Attorney Eric Hageman is investigating an outbreak of Legionnaires’ disease associated with Wesley Health Care Center in Saratoga Springs, New York.
To date, there are 4 confirmed cases. Three of the 4 were short-term residents who stayed on the same floor as they recovered from other medical problems; one was an employee. One of the short-term residents went home and was hospitalized a few days later with symptoms of pneumonia and was then diagnosed with Legionnaires’ disease, also known as legionellosis.
Can a Legionnaires’ Disease Victim Sue for Compensation?
Yes, if the evidence supports a personal injury claim, a Legionnaires’ disease victim can sue for compensation. If the patient did not survive, the family may have a wrongful death claim.
Wesley Health Care Center has told the media that the facility has not been identified as the source; however, evidence is being gathered, including environmental test results and epidemiological evidence.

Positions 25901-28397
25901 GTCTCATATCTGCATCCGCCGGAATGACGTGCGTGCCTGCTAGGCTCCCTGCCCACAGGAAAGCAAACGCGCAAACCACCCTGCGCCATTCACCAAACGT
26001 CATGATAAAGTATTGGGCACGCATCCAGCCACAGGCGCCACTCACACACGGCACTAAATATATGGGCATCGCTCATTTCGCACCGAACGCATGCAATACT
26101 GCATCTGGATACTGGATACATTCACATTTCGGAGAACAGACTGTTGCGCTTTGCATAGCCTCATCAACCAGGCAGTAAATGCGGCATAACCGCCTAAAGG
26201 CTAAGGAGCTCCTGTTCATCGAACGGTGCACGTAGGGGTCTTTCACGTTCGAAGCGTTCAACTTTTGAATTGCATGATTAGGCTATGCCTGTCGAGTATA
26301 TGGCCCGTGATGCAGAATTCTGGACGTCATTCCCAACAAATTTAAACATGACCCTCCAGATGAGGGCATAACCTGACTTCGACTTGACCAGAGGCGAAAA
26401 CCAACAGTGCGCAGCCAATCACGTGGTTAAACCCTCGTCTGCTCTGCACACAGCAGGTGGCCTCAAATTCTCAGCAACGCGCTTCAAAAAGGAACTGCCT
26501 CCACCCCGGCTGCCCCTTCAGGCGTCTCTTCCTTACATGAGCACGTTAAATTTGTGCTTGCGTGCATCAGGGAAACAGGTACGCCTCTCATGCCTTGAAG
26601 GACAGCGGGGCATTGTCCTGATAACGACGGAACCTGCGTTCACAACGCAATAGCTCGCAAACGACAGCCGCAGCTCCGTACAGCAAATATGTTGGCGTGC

A person can get Legionnaires’ disease if he or she breathes in water mist contaminated with Legionella, the bacteria that causes this severe form of pneumonia. This is the only way to get Legionnaires’ pneumonia. After water mist contaminated with Legionella is breathed in, it can take up to 10 days to show symptoms.
If a patient is staying at a health care facility during that 10 day period, that is substantial evidence that a water source at that facility caused the illness. If more than one person who was in that facility at any point during the 10 days prior to illness is sickened, that is also substantial evidence pointing to the facility as the source. Your Legionnaires disease lawyer will need to gather and analyze evidence to determine if you and your family have a case.
How Does Legionella Bacteria in Water Cause Legionnaires’ Pneumonia?
Legionella contamination is a well known risk in the following:
- cooling towers
- air conditioning units
- water systems
- hot tubs
In water, even condensation, Legionella can grow and multiply in one-celled organisms, including amoebae and protozoa. When this dangerous pathogen enters the human lung, it invades alveolar macrophages (“dust cells” in the lungs) and then multiplies, causing disease.